Creating a Data Initiative? Learn from OCHA’s Experience with HDX

19 October 2021

By Sarah Telford, Lead for the United Nations Office for the Coordination of Humanitarian Affairs Centre for Humanitarian Data

The Humanitarian Data Exchange (HDX) is an open platform for sharing data across crises and organizations. Launched by the United Nations Office for the Coordination of Humanitarian Affairs (OCHA) in July 2014, the goal of HDX is to make humanitarian data easy to find and use for analysis. Today, the 18,000 datasets on HDX cover every active humanitarian crisis, from Afghanistan to Yemen. In 2020, HDX was accessed by over 1.3 million people and from almost every country in the world.

To share lessons from creating and managing HDX, we developed a case study on critical decisions we have made along the way. There is little documentation on this type of work, and we hope that our case study might contribute to this literature so that we can understand the promise and potential  pitfalls of introducing change into our work. Even as innovations like HDX become established services, they require continued investment to truly scale and deliver on long-term goals.


Key Learnings

In creating HDX, the main challenge we were trying to address was that humanitarian data was hard to find, and once found, it wasn’t clear if it could be trusted: Was it the latest version? Was there any metadata about the source and data collection methodology? Getting access to data, and answers to questions, depended to a large extent on personal connections. We began to research options and approaches for managing data and making it openly accessible.

The case study includes a list of 11 lessons. Following are five that may be particularly helpful for departments and organizations working within the United Nations on product innovation; although we understand they may not be transferable to all organizations and cultures, or to those working on non-technical innovations.


1. Be user-driven

Any technical tool is likely to cost millions of dollars to develop and maintain over its lifetime. Investing in user research upfront and continuing to solicit user feedback lowers the risk of failure and can save money. We partnered with design consultancy Frog Design Inc. to conduct extensive user research in early 2014 and re-engaged them and other firms as we considered major feature improvements.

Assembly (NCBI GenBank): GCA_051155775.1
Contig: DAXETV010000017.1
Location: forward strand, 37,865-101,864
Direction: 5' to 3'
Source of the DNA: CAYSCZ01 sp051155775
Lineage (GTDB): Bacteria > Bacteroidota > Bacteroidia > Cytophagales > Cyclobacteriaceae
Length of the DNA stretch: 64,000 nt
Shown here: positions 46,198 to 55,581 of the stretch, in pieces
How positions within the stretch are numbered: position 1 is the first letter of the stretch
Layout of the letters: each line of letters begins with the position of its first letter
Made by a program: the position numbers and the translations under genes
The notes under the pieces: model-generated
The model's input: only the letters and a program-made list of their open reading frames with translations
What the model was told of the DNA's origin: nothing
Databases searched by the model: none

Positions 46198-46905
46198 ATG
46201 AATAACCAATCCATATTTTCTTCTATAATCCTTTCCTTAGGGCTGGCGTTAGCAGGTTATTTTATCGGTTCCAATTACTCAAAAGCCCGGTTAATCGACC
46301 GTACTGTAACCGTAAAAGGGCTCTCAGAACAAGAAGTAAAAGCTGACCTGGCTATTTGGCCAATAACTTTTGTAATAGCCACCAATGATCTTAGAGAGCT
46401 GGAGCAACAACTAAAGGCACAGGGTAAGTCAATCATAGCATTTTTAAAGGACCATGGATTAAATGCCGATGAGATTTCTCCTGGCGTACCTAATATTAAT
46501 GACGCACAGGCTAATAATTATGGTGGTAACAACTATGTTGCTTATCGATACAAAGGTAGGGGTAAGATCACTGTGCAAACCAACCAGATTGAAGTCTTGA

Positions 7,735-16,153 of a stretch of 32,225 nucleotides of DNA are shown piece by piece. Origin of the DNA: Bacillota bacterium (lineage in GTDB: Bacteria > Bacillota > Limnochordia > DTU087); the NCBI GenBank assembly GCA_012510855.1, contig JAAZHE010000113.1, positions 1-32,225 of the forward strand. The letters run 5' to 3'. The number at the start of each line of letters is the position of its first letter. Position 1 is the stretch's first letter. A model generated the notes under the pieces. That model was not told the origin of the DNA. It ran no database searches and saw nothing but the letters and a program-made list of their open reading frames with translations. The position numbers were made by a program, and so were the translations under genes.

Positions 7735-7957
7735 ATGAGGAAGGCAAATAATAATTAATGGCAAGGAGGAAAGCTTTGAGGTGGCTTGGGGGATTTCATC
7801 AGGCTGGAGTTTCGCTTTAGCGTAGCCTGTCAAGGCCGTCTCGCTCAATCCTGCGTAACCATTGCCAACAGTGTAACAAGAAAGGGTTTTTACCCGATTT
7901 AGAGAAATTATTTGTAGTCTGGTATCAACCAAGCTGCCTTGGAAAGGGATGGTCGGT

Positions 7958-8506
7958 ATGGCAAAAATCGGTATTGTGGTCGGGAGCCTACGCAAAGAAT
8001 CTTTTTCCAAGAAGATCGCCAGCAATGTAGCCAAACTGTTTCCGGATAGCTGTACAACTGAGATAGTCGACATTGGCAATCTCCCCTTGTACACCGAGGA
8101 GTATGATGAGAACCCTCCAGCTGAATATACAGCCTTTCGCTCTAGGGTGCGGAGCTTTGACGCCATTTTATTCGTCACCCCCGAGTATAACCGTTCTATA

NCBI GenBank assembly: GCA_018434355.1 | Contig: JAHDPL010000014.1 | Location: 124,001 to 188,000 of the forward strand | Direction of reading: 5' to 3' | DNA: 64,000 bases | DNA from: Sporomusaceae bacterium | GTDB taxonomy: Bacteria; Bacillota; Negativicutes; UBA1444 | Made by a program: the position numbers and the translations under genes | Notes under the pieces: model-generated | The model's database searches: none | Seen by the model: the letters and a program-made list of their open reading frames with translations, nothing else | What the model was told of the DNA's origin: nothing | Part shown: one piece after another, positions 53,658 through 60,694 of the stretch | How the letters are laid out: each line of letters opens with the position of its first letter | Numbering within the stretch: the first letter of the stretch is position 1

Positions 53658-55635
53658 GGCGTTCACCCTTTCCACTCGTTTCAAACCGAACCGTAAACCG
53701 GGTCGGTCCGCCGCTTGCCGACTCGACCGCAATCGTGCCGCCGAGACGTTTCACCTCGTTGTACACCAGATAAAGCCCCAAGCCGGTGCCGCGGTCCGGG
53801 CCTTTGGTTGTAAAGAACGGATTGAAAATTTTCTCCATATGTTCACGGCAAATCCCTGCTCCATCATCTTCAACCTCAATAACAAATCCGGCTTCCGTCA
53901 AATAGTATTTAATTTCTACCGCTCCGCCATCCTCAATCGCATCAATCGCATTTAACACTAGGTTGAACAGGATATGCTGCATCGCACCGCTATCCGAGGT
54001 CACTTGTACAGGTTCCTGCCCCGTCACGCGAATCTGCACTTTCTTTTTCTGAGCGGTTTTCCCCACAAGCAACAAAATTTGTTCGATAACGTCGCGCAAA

2. A network or distributed model allows for scale

‘But does it scale?’ is a good question to keep asking yourself as you establish processes and systems for a tool or platform. HDX was designed to allow approved organizations to share data from anywhere in the world, simultaneously making it accessible to everyone in the world.


3. Put trust front and center with any work on data

Trust powers the data economy in the humanitarian sector. Without it, data is not shared. Build and maintain trust between organizations by ensuring, to the extent possible, that data is used for the purpose that was originally intended and that data does not end up in the wrong hands. We took time to develop the HDX Terms of Service and a quality assurance process for data shared on HDX.


4. Have a geographically distributed team

Obviously, diversity in skills and culture is good for creativity and problem solving within a team. Having personnel in field locations also helps to build local relationships around data sharing. HDX established its first field team in the OCHA office in Nairobi in 2014 and subsequently established teams in the OCHA office in Dakar in 2016 and in Jakarta in 2018 in partnership with UN Global Pulse.


5. Measure things that matter

Consider what success looks like and figure out a way to measure it. Be transparent about your goals by sharing your results framework publicly. Signal your ambition and ask for help in getting there. We established an objectives and key results framework in 2015, and review our results quarterly.



As HDX continues to scale and mature, its development will be guided by user feedback and our  community of data contributors. While most of our time is now spent on maintenance — making sure things are working as they should be — we also want to optimize the experience in several ways, from quicker search results to streamlined quality assurance processes and improved data ‘freshness’.

OCHA established the Centre for Humanitarian Data in The Hague in 2017 to build on the success of HDX and take on a wider set of issues, including data responsibility, data literacy and predictive analytics. We look forward to working with other parts of the UN system and local and international organizations worldwide to increase the use and impact of data in our work.

Contact us at if you are interested in collaborating or if we can help in any way.

Note: The views expressed herein are those of the author and do not necessarily reflect the views of the United Nations.